850 F2d 1093 Atwood v. Union Carbide Corporation

850 F.2d 1093

12 Fed.R.Serv.3d 417

Lloyd ATWOOD, et al., Plaintiffs-Appellants,
UNION CARBIDE CORPORATION, Drake Towing Company, Inc., and
Brent Towing Company, Inc., Defendants-Appellees.

No. 87-4640.

United States Court of Appeals,
Fifth Circuit.

Aug. 5, 1988.
Rehearing Denied Sept. 23, 1988.

Russell S. Gill, Biloxi, Miss., for plaintiffs-appellants.

Robert M. Contois, Jr., New Orleans, La., James O. Dukes, Gulfport, Miss., for Union Carbide.

Lawrence E. Abbott, Michael G. Cordes, Gary P. Landry, New Orleans, La., for Drake & Brent.

Appeal from the United States District Court for the Southern District of Mississippi.


(Opinion June 21, 5th Cir.1988, 847 F.2d 278)

Before GEE, RUBIN and SMITH, Circuit Judges.


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Our opinion of June 21, 1988, dismissed the appeal and granted, in part, the motions for damages by awarding double costs and partial attorneys' fees. We directed appellees' counsel to furnish affidavits setting forth their costs and attorneys' fees. At about the same time that appellees' counsel were filing the requested affidavits, appellants' counsel presented his petition for panel rehearing on the motion for damages (but not questioning our dismissal of the appeal).


Counsel for Union Carbide Corporation presents an affidavit for 14.9 hours of work on this appeal from January 11 through June 20, 1988, for a total of $1,341.00, or an average of $90.00 per hour. We find the hourly rate and number of hours to be reasonable. Non-taxable costs are asserted to be $1,019.13.


Counsel for Drake Towing Company, Inc., and Brent Towing Company, Inc., has submitted an affidavit for 89.5 hours' work (also January 11 through June 20) for a total of $9,845.00, an average of $110.00 per hour. Non-taxable costs are $694.69.


We find Drake and Brent's hourly fee reasonable but its total number of hours--six times as many as Union Carbide's--appears excessive. Candidly, counsel has furnished us with his actual client billings. It is evident from those bills that the work done on the eight files (one for each appellant) overlapped a great deal and that the total hours worked were spread among the eight files more or less evenly, ranging from 10.3 hours for the lowest to 12.4 for the highest. So while Union Carbide's attorney spent a total of 14.9 hours for the eight files (an average of 1.9 hours per file), Drake and Brent's counsel averaged 11.2 hours per file. While the work that needed to be done for the respective appellees may have differed somewhat, the disparity here--a ratio of about 6 to 1--is too great to overlook.


It is not clear whether the high number of hours worked for Drake and Brent is the result of inefficiency or multiple billings, but in either event, we cannot determine that billing 89.5 hours on this appeal for the five months in question was reasonable. Moreover, this is an appeal which appellees claim to be frivolous. In particular, they assert, and we have agreed, that on the basis of our opinion in Humphries and Clay, the appellants cannot prevail. It is difficult to understand how defending so frivolous an appeal could require anywhere near 89.5 hours' effort (which does not include an additional approximately 37 hours of work prior to January 11, 1988). Finally, we note that many of the issues covered in the instant appeal were briefed in the related Bush appeals, so the briefs in the present case should not have taken much additional time in preparation.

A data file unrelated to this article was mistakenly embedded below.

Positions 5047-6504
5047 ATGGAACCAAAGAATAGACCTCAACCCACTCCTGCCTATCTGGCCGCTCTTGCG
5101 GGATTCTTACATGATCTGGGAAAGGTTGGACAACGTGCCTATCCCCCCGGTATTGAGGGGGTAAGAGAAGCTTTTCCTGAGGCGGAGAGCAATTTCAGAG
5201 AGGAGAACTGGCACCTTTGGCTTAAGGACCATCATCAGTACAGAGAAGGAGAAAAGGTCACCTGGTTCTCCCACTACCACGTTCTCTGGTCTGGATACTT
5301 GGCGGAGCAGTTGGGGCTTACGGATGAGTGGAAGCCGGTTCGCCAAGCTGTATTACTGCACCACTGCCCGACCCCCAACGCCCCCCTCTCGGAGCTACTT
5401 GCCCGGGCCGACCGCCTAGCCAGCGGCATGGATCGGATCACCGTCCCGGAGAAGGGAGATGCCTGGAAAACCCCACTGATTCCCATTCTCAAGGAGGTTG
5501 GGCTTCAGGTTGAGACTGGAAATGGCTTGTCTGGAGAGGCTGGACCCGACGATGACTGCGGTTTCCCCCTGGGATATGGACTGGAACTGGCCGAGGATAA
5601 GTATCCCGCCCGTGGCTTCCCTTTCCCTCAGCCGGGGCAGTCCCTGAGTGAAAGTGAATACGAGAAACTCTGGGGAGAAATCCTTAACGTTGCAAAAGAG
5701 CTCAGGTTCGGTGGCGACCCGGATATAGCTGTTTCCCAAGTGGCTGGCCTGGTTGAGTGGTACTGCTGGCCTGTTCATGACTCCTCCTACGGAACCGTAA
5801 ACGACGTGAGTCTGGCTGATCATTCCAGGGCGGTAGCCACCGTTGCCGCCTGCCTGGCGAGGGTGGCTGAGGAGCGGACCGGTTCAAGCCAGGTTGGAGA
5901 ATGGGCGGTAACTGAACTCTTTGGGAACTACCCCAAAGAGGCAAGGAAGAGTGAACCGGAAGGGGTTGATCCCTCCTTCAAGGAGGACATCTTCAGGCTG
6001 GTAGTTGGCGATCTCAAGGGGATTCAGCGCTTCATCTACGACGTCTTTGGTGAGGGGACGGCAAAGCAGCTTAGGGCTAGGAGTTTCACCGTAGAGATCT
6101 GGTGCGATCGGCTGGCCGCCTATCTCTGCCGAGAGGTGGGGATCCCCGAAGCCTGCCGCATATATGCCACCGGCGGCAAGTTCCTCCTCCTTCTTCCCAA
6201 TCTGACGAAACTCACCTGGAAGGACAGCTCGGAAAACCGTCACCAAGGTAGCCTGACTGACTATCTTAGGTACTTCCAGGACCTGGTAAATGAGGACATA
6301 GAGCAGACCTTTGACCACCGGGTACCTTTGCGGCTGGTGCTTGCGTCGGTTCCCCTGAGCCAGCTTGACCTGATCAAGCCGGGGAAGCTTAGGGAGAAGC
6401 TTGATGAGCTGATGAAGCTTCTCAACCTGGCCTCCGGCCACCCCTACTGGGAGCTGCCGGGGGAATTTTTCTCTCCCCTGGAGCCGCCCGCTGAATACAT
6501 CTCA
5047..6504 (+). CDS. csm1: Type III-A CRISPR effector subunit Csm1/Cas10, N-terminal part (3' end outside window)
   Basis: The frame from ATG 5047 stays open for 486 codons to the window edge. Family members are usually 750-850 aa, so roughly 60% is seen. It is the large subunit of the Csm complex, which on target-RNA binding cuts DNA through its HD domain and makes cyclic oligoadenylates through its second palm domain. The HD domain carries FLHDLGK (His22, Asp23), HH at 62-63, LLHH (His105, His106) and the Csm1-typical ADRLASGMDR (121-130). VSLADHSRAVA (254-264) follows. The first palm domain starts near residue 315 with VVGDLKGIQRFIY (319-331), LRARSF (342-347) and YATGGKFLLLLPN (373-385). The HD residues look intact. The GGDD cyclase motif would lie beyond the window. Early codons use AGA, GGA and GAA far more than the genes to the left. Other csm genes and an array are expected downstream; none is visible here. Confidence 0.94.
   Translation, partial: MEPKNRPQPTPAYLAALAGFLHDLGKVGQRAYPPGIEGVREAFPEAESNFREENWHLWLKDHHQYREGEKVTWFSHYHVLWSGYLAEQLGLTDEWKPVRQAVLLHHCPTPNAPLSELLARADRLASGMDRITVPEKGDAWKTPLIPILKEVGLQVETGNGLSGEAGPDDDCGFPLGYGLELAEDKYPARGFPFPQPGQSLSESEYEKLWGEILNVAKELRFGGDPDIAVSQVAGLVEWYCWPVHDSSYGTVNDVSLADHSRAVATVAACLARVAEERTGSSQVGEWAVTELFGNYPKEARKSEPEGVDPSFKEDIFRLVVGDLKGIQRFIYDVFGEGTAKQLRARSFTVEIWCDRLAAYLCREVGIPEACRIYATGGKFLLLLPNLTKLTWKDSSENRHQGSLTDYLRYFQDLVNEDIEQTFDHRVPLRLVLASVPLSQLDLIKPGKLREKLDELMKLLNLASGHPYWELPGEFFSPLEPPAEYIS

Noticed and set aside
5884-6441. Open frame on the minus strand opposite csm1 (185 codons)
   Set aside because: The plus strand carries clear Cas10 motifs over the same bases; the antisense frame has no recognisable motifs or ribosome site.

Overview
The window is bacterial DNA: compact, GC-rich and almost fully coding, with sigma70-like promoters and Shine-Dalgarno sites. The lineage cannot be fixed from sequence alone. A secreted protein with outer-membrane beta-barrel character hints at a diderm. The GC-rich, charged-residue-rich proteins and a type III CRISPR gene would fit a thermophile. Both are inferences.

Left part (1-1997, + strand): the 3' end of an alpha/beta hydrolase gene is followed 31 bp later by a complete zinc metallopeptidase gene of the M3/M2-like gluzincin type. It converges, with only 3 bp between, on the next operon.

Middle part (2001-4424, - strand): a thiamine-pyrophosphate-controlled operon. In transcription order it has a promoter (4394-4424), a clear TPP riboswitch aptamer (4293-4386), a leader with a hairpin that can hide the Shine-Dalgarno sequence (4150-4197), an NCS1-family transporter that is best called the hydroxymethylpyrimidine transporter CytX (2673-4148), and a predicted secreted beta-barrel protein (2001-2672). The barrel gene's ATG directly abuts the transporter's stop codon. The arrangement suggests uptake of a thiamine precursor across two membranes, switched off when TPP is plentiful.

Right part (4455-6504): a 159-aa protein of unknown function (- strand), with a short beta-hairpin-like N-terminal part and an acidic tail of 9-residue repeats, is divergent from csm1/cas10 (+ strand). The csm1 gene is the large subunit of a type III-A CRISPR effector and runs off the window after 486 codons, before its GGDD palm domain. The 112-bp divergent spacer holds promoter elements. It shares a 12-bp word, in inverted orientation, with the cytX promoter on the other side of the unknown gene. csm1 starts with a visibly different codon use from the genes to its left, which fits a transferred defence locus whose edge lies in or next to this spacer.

On petition for rehearing, appellants' counsel argues that he made efforts to communicate with his clients and to advise them to drop the appeal. The respective appellants either could not be reached or, in at least one instance, refused to dismiss the appeal. Although we appreciate the dilemma an attorney faces when a client refuses to terminate a frivolous matter, appellants' counsel had other ethical options which he did not pursue. Nor did he respond to the briefing deadline of March 14, 1988, set by this court.


Because of the special circumstances which appellants' attorney has identified now for the first time on petition for rehearing, and in light of apparently excessive billings claimed by one appellees' counsel, we deem it appropriate to assess attorneys' fees that are more than nominal but considerably less than fully compensatory. And instead of double costs, we award single taxable costs and single non-taxable costs.

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Counsel for the appellants shall pay to Union Carbide, from his own resources, $500.00 attorneys' fees, plus $1,019.13 non-taxable costs. He shall pay to Drake and Brent, jointly, $500.00 attorneys' fees, plus $694.69 non-taxable costs. Taxable costs normally charged by the clerk against the losing party shall be assessed in this case jointly and severally against the appellants and their attorney.


We reiterate that the adjustments made here are on the basis of the special circumstances of this case. There may be frivolous appeals in which no fees should be awarded, and others in which, as we have ordered in the past, appellants should pay fully compensatory attorneys' fees plus double costs. Counsel for the appellants in this case is admonished to abide more closely, in the future, by the rules and instructions applicable to the practice of law in this court.


The petition for rehearing is in all other respects DENIED.